I guess I know the answer to all of that. She was dead at 40. Sometimes being the strongest person means being the loneliest too. Doesn’t mean I still don’t think about her, though. Every day.


Beef Pho 

from Food Network Magazine November 2012


For the broth:

  • 2 lbs beef shanks with meat on them
  • 3 large yellow onions, halved (don’t worry about clean cuts or skins, this is all just for the broth)
  • 1 6″ piece of ginger, halved lengthwise
  • 1 head garlic, halved crosswise
  • 2 tbs vegetable oil
  • Kosher salt
  • 2 hole cinnamon sticks
  • 4 star anise pods
  • 3 tbs black peppercorns
  • 12 cups low-sodium beef broth
  • 8 cups water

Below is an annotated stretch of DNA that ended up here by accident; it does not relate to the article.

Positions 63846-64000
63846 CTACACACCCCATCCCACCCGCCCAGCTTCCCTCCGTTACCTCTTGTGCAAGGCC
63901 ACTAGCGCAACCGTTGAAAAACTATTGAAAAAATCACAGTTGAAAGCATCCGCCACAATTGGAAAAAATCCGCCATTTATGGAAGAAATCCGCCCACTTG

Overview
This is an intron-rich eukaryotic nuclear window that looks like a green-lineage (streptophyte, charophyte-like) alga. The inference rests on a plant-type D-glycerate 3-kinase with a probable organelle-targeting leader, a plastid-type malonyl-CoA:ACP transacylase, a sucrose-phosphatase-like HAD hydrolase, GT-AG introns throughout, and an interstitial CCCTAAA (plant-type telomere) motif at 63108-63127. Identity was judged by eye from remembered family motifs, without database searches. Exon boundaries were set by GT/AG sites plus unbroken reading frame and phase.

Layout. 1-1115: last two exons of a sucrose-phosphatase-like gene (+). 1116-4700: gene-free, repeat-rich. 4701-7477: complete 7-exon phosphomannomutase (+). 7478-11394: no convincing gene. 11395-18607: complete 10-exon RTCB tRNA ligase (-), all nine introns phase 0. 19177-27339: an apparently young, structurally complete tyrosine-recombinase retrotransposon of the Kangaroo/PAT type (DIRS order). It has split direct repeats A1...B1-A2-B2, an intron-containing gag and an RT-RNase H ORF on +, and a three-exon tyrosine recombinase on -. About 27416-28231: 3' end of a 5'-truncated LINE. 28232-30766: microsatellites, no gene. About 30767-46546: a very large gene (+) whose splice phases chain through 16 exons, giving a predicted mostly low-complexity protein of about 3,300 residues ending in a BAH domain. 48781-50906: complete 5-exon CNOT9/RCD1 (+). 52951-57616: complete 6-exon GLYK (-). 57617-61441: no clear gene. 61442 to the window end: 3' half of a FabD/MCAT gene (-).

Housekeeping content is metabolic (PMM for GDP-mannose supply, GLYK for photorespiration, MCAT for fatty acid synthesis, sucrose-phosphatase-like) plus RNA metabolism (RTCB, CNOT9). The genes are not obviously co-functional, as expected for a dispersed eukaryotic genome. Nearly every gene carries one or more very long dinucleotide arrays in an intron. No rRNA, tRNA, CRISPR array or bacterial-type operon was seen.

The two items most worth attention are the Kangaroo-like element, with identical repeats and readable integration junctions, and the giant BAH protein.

• 1/3 cup fish sauce

For the soup:

  • 1 lbs flat rice noodles
  • 8 oz deli-sliced roast beef, rare and sliced into 1″ wide strips
  • 4 cups bean sprouts
  • 1 large bunch Thai basil or mint, leaves torn
  • 2 Serrano peppers, thinly sliced
  • 1 large red onion, thinly sliced
  • Sriracha


Preheat oven to 450 degrees F. Line a baking sheet with foil and arrange beef, onions, ginger,  and garlic on it. Drizzle with olive oil and season with salt. Roast for 30 minutes, turning once halfway through.

Carefully remove from oven and place all ingredients into a large stock pot.

In a small skillet over medium heat, toast the cinnamon sticks, anise pods, and peppercorns for 5 minutes. Shake the pan or stir often. Add to the stock pot.